There are some people that want to say that our clergy are clearly in crisis, and there are other people who look at the same data and say that our clergy are really in a developmental mode, and that they’re clarifying themselves.

Is this a crisis or is this an opportunity? And so, if you will, that’s an issue that has as much to do with our spirit as it does with kind of the mechanics of an institution. So clearly, I’m at a point where I think the opportunity far outweighs the crisis. Now a couple of caveats here: you don’t want to minimize the crisis, because if people don’t have some sense of urgency, the change won’t happen. And so, if you will, we actually do want people to be uncomfortable right now. We want them to be uncomfortable with their present situation and acknowledge the fact that God calls them to be more than they are, that God calls them to be bolder than they currently are. One of the things I know about congregations is that they routinely tell very weak and safe stories about themselves, because if you tell kind of a weak, safe story about yourself, you don’t have to perform a whole lot. But if you tell a bold story about yourself, you have to risk. And so we’ve got a lot of congregations that have learned how to tell very weak stories.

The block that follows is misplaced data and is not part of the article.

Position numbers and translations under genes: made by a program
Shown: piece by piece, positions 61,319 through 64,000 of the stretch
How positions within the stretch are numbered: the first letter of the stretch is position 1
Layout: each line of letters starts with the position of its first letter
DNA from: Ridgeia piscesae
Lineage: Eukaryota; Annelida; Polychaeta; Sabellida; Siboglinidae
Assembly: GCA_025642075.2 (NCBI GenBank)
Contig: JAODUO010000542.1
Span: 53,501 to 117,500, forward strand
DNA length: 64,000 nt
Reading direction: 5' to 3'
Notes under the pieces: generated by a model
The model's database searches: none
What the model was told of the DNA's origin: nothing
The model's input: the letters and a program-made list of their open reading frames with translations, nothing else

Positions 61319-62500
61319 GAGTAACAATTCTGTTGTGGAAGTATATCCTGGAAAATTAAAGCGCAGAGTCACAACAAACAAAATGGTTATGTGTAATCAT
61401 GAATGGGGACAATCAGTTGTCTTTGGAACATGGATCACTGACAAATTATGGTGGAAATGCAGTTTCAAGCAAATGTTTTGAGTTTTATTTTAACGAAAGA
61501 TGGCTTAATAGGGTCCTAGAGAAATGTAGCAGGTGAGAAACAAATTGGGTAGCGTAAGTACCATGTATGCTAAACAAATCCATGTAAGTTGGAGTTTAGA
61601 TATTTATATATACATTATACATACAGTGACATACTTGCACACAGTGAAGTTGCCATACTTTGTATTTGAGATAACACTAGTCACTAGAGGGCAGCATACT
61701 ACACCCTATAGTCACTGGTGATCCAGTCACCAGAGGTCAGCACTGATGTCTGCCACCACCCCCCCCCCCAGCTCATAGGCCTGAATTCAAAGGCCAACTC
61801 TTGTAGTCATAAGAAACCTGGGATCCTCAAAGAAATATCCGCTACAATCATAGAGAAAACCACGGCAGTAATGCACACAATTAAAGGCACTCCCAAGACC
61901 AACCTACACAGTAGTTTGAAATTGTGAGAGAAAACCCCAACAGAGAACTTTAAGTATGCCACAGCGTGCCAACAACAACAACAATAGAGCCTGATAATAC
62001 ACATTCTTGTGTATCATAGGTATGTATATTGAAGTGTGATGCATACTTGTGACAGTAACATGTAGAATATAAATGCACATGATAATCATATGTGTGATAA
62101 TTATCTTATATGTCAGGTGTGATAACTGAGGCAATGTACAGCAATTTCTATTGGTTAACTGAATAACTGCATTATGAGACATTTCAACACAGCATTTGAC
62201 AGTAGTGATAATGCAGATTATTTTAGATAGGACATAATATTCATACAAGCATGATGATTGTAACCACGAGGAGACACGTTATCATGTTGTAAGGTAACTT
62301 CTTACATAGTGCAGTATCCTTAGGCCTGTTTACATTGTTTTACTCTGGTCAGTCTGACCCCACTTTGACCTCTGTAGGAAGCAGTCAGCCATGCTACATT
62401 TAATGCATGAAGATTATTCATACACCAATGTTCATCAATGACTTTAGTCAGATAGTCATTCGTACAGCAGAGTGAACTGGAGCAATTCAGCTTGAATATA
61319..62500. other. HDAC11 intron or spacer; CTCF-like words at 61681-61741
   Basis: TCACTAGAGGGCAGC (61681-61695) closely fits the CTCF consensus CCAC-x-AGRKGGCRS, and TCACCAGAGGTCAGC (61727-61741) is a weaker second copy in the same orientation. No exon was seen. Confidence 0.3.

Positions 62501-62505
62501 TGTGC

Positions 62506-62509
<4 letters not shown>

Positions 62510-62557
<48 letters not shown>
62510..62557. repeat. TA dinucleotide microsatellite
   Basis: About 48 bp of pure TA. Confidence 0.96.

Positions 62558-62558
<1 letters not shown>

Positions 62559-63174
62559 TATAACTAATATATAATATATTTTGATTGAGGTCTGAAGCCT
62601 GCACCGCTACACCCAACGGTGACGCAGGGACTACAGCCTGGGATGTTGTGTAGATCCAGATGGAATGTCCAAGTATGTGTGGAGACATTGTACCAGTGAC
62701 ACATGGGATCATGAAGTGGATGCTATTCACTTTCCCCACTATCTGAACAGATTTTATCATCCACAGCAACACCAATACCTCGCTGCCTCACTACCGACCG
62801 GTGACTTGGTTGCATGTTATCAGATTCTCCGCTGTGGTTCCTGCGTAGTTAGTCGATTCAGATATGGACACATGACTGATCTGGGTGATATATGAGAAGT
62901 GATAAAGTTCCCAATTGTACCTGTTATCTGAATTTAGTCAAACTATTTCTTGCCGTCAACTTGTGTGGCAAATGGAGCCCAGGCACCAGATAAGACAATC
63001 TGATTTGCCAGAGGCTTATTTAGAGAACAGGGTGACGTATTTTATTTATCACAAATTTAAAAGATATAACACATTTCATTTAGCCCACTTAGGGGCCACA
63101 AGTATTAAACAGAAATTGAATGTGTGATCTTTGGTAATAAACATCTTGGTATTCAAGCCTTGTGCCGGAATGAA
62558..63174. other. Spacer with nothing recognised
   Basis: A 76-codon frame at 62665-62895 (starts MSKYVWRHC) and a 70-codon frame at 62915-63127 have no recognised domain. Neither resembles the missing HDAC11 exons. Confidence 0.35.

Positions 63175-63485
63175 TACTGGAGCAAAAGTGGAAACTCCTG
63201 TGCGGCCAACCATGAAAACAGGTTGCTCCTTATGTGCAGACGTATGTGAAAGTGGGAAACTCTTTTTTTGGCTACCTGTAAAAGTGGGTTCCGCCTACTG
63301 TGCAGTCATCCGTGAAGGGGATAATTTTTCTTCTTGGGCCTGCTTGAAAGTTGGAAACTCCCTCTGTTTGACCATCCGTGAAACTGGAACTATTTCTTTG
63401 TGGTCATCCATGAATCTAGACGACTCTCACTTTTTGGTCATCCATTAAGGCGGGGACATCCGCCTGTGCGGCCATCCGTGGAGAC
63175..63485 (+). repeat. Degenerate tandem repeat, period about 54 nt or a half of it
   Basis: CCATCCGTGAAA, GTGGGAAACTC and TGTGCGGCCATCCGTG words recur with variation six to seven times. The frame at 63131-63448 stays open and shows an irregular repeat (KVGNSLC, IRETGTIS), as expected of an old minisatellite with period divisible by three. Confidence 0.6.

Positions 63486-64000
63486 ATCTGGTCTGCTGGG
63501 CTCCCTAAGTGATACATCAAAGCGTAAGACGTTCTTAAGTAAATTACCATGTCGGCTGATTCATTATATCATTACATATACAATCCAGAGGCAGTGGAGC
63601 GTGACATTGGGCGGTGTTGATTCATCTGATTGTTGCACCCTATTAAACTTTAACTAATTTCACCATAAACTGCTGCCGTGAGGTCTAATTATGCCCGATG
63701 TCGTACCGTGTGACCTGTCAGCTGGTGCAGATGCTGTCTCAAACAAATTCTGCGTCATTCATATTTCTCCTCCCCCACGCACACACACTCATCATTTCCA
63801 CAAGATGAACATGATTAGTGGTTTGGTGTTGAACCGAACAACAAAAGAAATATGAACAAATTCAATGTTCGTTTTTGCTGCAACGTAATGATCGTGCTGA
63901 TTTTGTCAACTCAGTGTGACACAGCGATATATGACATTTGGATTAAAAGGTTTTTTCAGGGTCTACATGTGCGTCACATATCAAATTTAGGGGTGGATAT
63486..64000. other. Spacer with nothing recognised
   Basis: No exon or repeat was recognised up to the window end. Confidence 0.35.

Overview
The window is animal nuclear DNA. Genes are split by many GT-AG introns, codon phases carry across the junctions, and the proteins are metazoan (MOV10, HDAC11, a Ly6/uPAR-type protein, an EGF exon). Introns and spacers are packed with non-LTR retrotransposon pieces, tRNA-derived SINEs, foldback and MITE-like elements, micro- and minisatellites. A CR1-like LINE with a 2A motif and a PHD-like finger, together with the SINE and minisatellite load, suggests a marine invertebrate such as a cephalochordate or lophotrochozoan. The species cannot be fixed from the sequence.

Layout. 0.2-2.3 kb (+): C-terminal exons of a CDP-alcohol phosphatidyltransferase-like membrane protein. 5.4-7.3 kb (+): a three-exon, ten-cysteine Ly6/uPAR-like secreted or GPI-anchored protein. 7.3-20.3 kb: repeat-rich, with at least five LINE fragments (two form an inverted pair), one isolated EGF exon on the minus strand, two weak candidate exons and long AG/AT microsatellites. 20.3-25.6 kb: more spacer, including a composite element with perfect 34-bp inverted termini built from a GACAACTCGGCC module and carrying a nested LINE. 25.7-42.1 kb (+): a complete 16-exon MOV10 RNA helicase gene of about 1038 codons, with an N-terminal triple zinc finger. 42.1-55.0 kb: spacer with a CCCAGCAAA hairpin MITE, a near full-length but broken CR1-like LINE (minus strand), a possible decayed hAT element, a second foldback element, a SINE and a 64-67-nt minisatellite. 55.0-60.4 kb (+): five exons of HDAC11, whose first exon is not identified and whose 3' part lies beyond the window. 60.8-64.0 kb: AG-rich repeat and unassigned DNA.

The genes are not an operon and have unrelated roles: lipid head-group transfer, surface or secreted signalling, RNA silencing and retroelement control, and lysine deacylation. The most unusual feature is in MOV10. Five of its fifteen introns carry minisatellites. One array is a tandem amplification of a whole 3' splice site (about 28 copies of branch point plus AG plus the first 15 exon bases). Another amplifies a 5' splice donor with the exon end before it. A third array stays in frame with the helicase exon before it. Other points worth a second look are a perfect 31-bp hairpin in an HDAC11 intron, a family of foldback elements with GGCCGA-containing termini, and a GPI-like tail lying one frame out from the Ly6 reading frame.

Q: Are you an optimist or a pessimist about changes the denominations face?

I’m an optimist. The future and the possibility are still strong. A lot of the anxiety at the moment is driven by resources. Do we have enough money? Do we have enough people?

The bottom line is that we don’t have enough to keep doing what we’ve been doing, but the possibility is that we have enough or more than enough to do what God calls us to do next. It’s only if we trap ourselves into saying that we have to continue what we have that we run into this pessimistic kind of a moment.

I’m captured by Lynne Twist, her work on money out of a book called “The Soul of Money,” where she talks about scarcity, abundance and sufficiency. Scarcity is feeling like we don’t have enough, and she points out that in the North American culture, we live in this culture of scarcity. Often we find ourselves saying, “I didn’t get enough sleep last night” or “I don’t have enough time to do what I want to do.” We’re sitting in the middle of abundance, but we evaluate everything by measuring what we don’t have.